They were a single shot long barrel pistol with the hammer on the underside, known as an understriker. The pistol had the hammer beneath so as to strike upward against the capped nipple. These pistols were most often worn in one's boot. The absence of the hammer on the top, made for a quick smooth draw. The deadly accuracy of the pistol was needed since you only got one shot. It fuels the imagination to realize that these guns were the ones that were pulled to stop claim jumpers, renagade Indians and card cheats in old western saloons. Pioneers, scouts and hunters called upon Jake to create guns of their own invention and to fashion elaborate stocks and grips often mounted in silver.
Jake's rifles were of the "long tom" type, which were cap and ball, single shot, and the long barrel would fire long range with deadly accuracy. Some of his guns were stamped with the letter "JP" on the barrel behind either the front or rear site. All of Jake's guns were sighted and trained before leaving his shop.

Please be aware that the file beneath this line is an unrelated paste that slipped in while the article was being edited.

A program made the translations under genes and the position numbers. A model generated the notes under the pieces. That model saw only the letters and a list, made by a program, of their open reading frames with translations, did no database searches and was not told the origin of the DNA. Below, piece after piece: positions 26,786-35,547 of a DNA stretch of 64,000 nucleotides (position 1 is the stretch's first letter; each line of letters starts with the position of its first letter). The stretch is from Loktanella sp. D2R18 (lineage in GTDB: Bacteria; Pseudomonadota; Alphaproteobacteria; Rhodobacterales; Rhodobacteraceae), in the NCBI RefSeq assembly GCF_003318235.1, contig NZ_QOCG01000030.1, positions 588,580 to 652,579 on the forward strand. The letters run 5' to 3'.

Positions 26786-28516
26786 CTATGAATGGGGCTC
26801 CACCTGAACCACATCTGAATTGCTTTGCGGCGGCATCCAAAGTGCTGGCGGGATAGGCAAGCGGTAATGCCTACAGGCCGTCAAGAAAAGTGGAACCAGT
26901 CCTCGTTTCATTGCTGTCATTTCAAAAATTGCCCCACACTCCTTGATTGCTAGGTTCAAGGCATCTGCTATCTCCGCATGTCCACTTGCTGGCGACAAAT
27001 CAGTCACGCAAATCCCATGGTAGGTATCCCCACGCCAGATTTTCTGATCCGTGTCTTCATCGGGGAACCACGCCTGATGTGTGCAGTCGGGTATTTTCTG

No other single industry attracted men and money to Springfield as did Painter's gun shop. Famous scouts and soldiers patronized him as well as noted gamblers and early day sharpshooters who leaned favorably toward Jake's vest-pocket derringers. Wild Bill Hickock was not only a customer but a friend of Jake's.
While Jake was kept busy with his gun shop, his two sons, John and Henry, took over the hard work of blacksmithing and millwrighting. Eventually they acquired a wagon yard on the corner of Olive and Campbell.
The best source of information on Jacob Painter's guns is THE GUNSMITHS OF MISSOURI, by Victor Paul. He notes that in 1850, per the Industrial Census, Jake's shop had 2 males and 1 female working in it. This is one of the very few reported female gunsmiths. Jacob was listed as as gunsmith in 1850, his annual production was listed as 300 pistols valued at $1200, and 12 rifles at $144.